Blue Sky Clinic on the Red River
The Kotah family was assembled, nervously watching at the south windows of their Blue-Sky Veterans Clinic. Founder and manager Hunter O’Neil Kotah fidgeted at her oak desk. Her brilliant blue eyes, red from her most recent stress, focused on the iron-gated entrance to the clinic, stables and grounds on the south bank of the Red River. She mindlessly shuffled papers certifying the temporary transfer of three PTSD patients to Fort Sam Houston’s Brooke Army Medical Center. None remained at their Blue Sky equine therapy program. Her real focus was on how to save her husband, Bear. She was not alone. Slick, Bear’s younger brother, and wife Koko, the lone Shoshone-Cheyenne among the Kotah Comanche, sat beside Hunter.
Kotah elders Forrest and Willie sat cross-legged, face-to-face on a cowhide leather sofa, playing a seemingly mindless hand-slap game. Bear and Hunter’s adopted nineteen-year-old Tre, fumed nervously just watching them.
“What game are you two playing? Jesus, please. I am so tired of watching you act like children.”
“It is an old Blackfeet war ceremony, not a child’s game,” Forrest said slowly, refusing to lose concentration.
His twin brother Willie finished the explanation. “… Taught by Blackfeet warriors who showed up with Lakota friends at Wounded Knee in ‘73. He said in the days of White enemies it was played before giving captives a head start in a dead-serious foot race to the ponies. The runner had one chance for his escape; the pick of ponies tethered to a line.”
“Ponies? You mean young horses?”
“No,” Willie replied, his voice quick, impatient as he returned a series of slaps. “Say six animals were selected for their slower speed. Anyone fleeing for his life really didn’t have much chance. The other ponies would be mounted on the run by warriors, so an escaping prisoner knew to grab the pony quickly, much like we have to make decisions today. I have to tell you our Comanche ancestors gave no mercy. Our captives were tortured, raped, gutted and burned alive….”
“Grandfather…” Hunter shouted, slamming her fist on the table.
Tre blushed. “But, it’s just a game today, right?”
“Not! The hand slap is a humble way of bragging about how many coups you have counted before and how many horses should be granted your prisoners. The more coup, the more horses you should allow the victim. A man granted such luxury might last many days or even escape.”
Grandfather and Uncle Willie paused. “This story comes to us from our Grandfather Wasape. A reminder of life or death choices. He was one of the last free Comanche to surrender at Fort Sill in 1875.”
“I know. I read the book, so…what does it have to do with freeing Papa Bear?”
“The Mexican cartels have many warriors and horses but they do not keep prisoners very long. They kidnap and kill by the busload. Prisoners that have some value are offered for ransom or trade, like our wiser ancestors did. Now, a Mexican cartel has stolen a member of our family. We don’t know if he is held somewhere nearby or was taken into Mexico. We know only that someone demands payment for his return. We must count coup upon these enemies without mercy. How many depends on how much they demand of us.”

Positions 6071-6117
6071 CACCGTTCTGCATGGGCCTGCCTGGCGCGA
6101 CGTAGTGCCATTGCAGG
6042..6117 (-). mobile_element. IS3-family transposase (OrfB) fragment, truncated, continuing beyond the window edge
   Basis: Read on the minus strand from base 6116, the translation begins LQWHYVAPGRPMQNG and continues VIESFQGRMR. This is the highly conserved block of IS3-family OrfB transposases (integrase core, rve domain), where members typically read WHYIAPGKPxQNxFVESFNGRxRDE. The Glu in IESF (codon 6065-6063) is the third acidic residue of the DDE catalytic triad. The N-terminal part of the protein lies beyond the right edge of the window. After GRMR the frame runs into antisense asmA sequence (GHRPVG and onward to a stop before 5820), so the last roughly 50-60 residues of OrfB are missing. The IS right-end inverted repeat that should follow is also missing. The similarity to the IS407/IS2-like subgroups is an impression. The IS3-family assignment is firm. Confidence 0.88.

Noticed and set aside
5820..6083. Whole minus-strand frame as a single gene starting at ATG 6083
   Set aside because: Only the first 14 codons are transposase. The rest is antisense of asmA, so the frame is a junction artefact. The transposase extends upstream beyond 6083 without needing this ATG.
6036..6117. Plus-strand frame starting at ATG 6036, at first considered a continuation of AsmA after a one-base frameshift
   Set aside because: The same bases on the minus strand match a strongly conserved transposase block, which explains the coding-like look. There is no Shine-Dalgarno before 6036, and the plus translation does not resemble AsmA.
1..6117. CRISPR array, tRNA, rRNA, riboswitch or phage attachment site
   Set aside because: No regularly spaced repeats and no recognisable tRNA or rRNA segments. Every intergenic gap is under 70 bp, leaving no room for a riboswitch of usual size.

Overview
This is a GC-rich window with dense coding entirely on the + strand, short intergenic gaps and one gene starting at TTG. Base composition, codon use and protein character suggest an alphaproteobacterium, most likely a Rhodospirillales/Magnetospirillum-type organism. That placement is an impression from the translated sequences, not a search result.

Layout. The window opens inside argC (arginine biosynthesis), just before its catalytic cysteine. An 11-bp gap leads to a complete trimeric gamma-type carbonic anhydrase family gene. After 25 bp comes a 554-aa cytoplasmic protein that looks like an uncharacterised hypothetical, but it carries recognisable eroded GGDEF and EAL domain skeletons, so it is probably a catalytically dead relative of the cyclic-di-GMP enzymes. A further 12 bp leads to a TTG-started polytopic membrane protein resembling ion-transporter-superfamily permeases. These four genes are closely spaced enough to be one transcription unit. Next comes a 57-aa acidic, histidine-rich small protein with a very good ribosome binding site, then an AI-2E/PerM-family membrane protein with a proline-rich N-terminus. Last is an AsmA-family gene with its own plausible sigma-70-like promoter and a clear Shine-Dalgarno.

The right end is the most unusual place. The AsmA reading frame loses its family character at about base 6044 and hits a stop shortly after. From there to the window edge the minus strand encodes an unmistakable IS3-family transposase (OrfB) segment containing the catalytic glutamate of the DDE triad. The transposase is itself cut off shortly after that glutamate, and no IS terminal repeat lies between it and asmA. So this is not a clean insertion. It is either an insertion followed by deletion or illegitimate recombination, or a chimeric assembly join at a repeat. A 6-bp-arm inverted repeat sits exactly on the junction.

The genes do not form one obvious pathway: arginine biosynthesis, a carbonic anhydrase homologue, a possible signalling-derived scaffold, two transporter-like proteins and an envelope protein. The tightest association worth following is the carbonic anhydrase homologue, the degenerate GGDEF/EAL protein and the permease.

“Do you mean to steal horses from the drug gang?”
“Oh, no, course not,” Grandfather said.
“No,” Willie answered. “That would be illegal.”
“Then how will you count coup?”
“We agreed that Bear is worth nine or ten Mexican drug cartel warriors, so we will take only five scalps each.”
Hunter, Koko and Tre squealed as one. “No, you will not.”
Hunter continued, “What would Grandfather Wasape say?”
Willie answered after a quiet moment. “Well, he was among the warriors who survived reservations, buffalo wars, raids south into Mexico and World War One France. He was among the many thousand who resisted the old Indian School prisons…but could not survive the White stampede to kill our Comanche culture. He died on Mount Scott and we were with him. On his last day alive he counted coup three times with his arrows. Three! Uncle Eddy’s grandfather, Jack Wilson, was there. Eddy knows these things about our people. Their ways live on here in our hearts.”
Tre crossed her arms. “I read about it. You even told me more of the story because you were there. I think Wasape had reformed to a peaceful man by then.”
“And so he was. He killed very peacefully.”
“But if you did that today, he would tell you not to break the law. Right?”
“He would tell us, well done!”
Hunter frowned, shaking her head slowly. “Grandfather, you and Willie have already agreed you will stay here and guard the property with our friends while others work to free Papa Bear.”
“Yes,” Tre chimed in. “So, you guys can keep the old ways alive with the hand-slap games in Wasape’s honor if this is important to you. Okay?”
“Of course we will. Particularly today,” Forrest said.
“Aho,” Willie suddenly shouted, winning the third and final hand slap.
Grandfather raised a fist at his brother. “You cheated…”
“Not. You are slow…and you would be the last to catch a taibo, or steal a pony, old man.”
“Maybe, but my grandson Bear Kotah will not be as slow when dealing with his captors. That is all I care about.”
Willie Kotah went Comanche sober, his eyes narrowed. His mouth set in a descending crescent. He grabbed his twin brother Forrest’s arm. “No matter, my brother. Someone comes. Might be Eddy’s pickup coming down the road.”
He was not wrong. Hunter, Bear Kotah’s lovely blue-eyed wife, turned to the rest of the family, wiping tears and sleepless nights from her eyes. “Okay. Eddy just drove in. Let’s pull ourselves together.”